If one believes their children are just as well-off in daycare as they are with them, one would be correct. Not every mother is interested in spending 24/7 with their children. But I am 1,000% more dedicated to the comfort, development, health, happiness and spiritual growth of my child than any stranger, friend, or non-nuclear relative could ever be. I KNOW my son is better off in all areas under my and my husband's care.

Sometimes mothers have to work for pay outside of the home. That is a fact. These mothers are fully capable of compensating with extra care, devotion, and attachment parenting techniques when they are home. That is not supposed to be the debate here.

The question is, should SAHMING be a right? And my answer is yes. If childcare can be subsidized, why can't SAHMing? Why isn't unpaid childcare by a parent seen as real work, when paid childcare by a stranger is? Why does it make economic and social sense for me to go to a paid job and get the government to give me free or cheap substandard childcare when I could leave that job for someone else and give my own child superior care, or at the very least take off enough time to care for my infant until he is not as dependent on my breastmilk and the proximity of my feel and sound and smell? Why isn't caring for tomorrow's leaders and workers and teachers and parents seen as a valuable contribution to society and a benefit to the masses?

Mothering Magazine itself was established to promote the value of connected, devoted parenting, including homeschooling, which would almost invariably require a SAHP. It is a celebration of motherwork as real work and worthwhile work. It is bothersome too see it's forums tolerate posts that claim otherwise.
post #347 of 356
I haven't read through this entire thread because it's ... very long. But I have a response for the OP. I think you're really talking about two different issues here. Issue #1 - Is staying at home a right or a privilege?
Issue #2 - Is your acquaintance asserting her right to be a SAHM by doing so despite not being able to meet her children's basic needs; or is your friend SAH because she wants to and is not adequately concerned with meeting her children's basic needs? From the bit that you've said in your OP, I almost get the impression that there's a lot more to it. Maybe she could meet basic needs if she prioritized or budgeted? Maybe she's only staying home because she just doesn't want to work? I'm not sure I don't think this is enough to go on, but if you are saying that her kids don't have adequate food, clothing, etc. then perhaps someone should step in and do something. If it ISN'T bad enough to call for intervention, then maybe what you are considering "basic needs" really are not? I have no idea, this is pretty deep.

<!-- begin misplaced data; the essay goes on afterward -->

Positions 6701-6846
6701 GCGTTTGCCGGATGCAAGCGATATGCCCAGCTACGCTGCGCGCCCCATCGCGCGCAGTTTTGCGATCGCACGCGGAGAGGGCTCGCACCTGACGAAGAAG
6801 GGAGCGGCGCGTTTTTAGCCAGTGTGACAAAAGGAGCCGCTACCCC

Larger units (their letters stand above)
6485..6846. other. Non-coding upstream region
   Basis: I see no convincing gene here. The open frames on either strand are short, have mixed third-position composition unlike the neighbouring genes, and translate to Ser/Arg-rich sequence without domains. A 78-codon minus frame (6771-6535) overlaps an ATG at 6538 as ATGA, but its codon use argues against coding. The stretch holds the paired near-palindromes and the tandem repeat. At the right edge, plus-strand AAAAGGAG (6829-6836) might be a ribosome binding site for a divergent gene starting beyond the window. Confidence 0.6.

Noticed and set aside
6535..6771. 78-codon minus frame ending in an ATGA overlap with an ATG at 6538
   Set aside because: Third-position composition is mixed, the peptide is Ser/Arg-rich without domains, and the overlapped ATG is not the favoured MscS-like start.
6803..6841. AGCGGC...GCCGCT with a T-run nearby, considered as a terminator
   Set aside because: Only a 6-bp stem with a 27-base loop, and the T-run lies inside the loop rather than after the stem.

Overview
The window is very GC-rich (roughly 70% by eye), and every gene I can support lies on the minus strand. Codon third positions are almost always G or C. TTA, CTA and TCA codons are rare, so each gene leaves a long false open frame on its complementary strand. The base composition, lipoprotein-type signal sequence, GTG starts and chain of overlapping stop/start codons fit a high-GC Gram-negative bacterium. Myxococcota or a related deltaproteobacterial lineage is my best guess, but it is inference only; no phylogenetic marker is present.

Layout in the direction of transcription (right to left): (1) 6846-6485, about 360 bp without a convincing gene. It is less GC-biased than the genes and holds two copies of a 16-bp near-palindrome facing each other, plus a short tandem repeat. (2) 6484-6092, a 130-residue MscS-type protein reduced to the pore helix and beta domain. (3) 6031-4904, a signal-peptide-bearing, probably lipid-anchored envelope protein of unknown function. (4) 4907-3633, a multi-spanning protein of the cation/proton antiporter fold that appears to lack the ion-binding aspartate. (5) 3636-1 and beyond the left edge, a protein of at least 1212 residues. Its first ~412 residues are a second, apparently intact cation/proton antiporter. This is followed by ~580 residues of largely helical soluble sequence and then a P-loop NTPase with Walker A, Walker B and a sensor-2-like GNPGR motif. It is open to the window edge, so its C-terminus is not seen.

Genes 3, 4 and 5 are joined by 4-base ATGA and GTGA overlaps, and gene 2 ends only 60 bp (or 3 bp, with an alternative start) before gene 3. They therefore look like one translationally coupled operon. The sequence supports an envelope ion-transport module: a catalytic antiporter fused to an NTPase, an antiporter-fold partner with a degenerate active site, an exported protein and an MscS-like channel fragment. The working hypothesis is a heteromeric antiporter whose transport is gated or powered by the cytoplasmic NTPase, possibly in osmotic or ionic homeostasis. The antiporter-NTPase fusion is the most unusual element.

As for the first issue; I think don't think it is either. I refuse to say it's a privilege because in a lot of cases, one parent is forced to stay at home (whether they want to or not) because child care would cost more than they would make working. And I can't say that it is a right, because in order for it to be so, people who SAH would be supported by their communities, governments, etc. which I think isn't quite the case now. Perhaps you could say that it SHOULD be a right, but presently I think that it is not.
post #348 of 356
Not one of us has said that taking care of children is not hard. I have been a SAHM, WOHM, and am currently a fulltime student taking online classes and part time WAHM. I have a 9 yr old, a 7 yr old with high functioning autism, and a toddler who is almost 2. Think I don't work hard?

I feel that it would be great to be able to help women (or men) stay home with a baby for a time. Even thought I feel that having children is a choice, I can still see the benefit of having a SAHP. However, my main question has never been approached as far as I can see. (if I missed it, my apologies)

Okay, say the US enacted a subsidy for SAHPs. Here are my questions:

What do you think should be the limits? How long should the govt. pay the SAH? Should there be a cap of some sort? Because, although it is nice to stay home, I personally wouldn't be comfortable having child after child, in a row, and being subsidized, somehow, to do it.

What do you think?
post #349 of 356
Quote:
Originally Posted by treemom2 View Post
I think I have also read that children in daycare are sick more often, often have more aggressive behaviors, and tend not to speak as early as children at home? Also, I would have to bring up that children in daycare more than likely have to have been vaxed, probably are in disposible dipes, and often (not always) are not BF. They also don't have the added benefit of possible Attachment Parenting since again the worker must care for several children. Therefore losing out on the benefits from the alternatives. Please correct me if I am wrong.
Wow, that is an EXTREMELY broad brush you're painting with!
post #350 of 356
Quote:
Originally Posted by griffin2004 View Post
Wow, that is an EXTREMELY broad brush you're painting with!

Yes, very broad. How many posts have I seen on the GD board where the kids are hitting, kicking and even SPITTING on their parents? That is violent. Also, I have known several SAHM friends who exclusively BF and their children have been sicker than my #3, who was not BF due to medical problems on my part. My son has never had an ear infection, nor has he ever been on antibiotics. The worst illness has been a cold. A minor one at that.

Also, I know some gals whose children are in daycare and who speak better than my oldest did, and he was at home until kindergarten. My youngest does speak better than the oldest did, but I think that has to do with having older brothers. (middle child was speech delayed due to Autism)